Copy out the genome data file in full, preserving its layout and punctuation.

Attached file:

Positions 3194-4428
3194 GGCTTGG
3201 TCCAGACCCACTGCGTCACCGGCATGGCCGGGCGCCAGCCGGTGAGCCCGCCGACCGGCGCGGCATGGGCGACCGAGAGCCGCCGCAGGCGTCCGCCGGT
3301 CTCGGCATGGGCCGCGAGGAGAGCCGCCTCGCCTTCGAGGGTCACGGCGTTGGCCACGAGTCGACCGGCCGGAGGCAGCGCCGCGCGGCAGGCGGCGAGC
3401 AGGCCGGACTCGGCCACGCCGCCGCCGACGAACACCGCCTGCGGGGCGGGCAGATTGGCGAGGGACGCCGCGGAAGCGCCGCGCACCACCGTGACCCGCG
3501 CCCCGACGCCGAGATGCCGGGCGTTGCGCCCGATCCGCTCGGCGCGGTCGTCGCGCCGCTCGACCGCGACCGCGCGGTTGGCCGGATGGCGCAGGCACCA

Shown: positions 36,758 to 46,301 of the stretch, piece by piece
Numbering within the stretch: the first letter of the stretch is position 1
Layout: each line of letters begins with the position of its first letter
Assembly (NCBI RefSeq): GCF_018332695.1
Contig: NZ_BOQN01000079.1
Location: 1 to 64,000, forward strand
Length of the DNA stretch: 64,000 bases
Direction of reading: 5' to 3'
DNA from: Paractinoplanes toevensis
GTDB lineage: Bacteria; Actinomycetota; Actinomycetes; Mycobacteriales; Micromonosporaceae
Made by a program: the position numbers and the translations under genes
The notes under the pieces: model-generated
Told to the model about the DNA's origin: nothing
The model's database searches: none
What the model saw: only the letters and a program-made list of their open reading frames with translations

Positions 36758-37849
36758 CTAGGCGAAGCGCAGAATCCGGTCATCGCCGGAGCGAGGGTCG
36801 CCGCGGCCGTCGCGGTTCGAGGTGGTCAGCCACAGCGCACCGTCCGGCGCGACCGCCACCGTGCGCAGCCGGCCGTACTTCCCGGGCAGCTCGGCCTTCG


Positions 3194-4428
3194 GGCTTGG
3201 TCCAGACCCACTGCGTCACCGGCATGGCCGGGCGCCAGCCGGTGAGCCCGCCGACCGGCGCGGCATGGGCGACCGAGAGCCGCCGCAGGCGTCCGCCGGT
3301 CTCGGCATGGGCCGCGAGGAGAGCCGCCTCGCCTTCGAGGGTCACGGCGTTGGCCACGAGTCGACCGGCCGGAGGCAGCGCCGCGCGGCAGGCGGCGAGC
3401 AGGCCGGACTCGGCCACGCCGCCGCCGACGAACACCGCCTGCGGGGCGGGCAGATTGGCGAGGGACGCCGCGGAAGCGCCGCGCACCACCGTGACCCGCG
3501 CCCCGACGCCGAGATGCCGGGCGTTGCGCCCGATCCGCTCGGCGCGGTCGTCGCGCCGCTCGACCGCGACCGCGCGGTTGGCCGGATGGCGCAGGCACCA

Shown: positions 36,758 to 46,301 of the stretch, piece by piece
Numbering within the stretch: the first letter of the stretch is position 1
Layout: each line of letters begins with the position of its first letter
Assembly (NCBI RefSeq): GCF_018332695.1
Contig: NZ_BOQN01000079.1
Location: 1 to 64,000, forward strand
Length of the DNA stretch: 64,000 bases
Direction of reading: 5' to 3'
DNA from: Paractinoplanes toevensis
GTDB lineage: Bacteria; Actinomycetota; Actinomycetes; Mycobacteriales; Micromonosporaceae
Made by a program: the position numbers and the translations under genes
The notes under the pieces: model-generated
Told to the model about the DNA's origin: nothing
The model's database searches: none
What the model saw: only the letters and a program-made list of their open reading frames with translations

Positions 36758-37849
36758 CTAGGCGAAGCGCAGAATCCGGTCATCGCCGGAGCGAGGGTCG
36801 CCGCGGCCGTCGCGGTTCGAGGTGGTCAGCCACAGCGCACCGTCCGGCGCGACCGCCACCGTGCGCAGCCGGCCGTACTTCCCGGGCAGCTCGGCCTTCG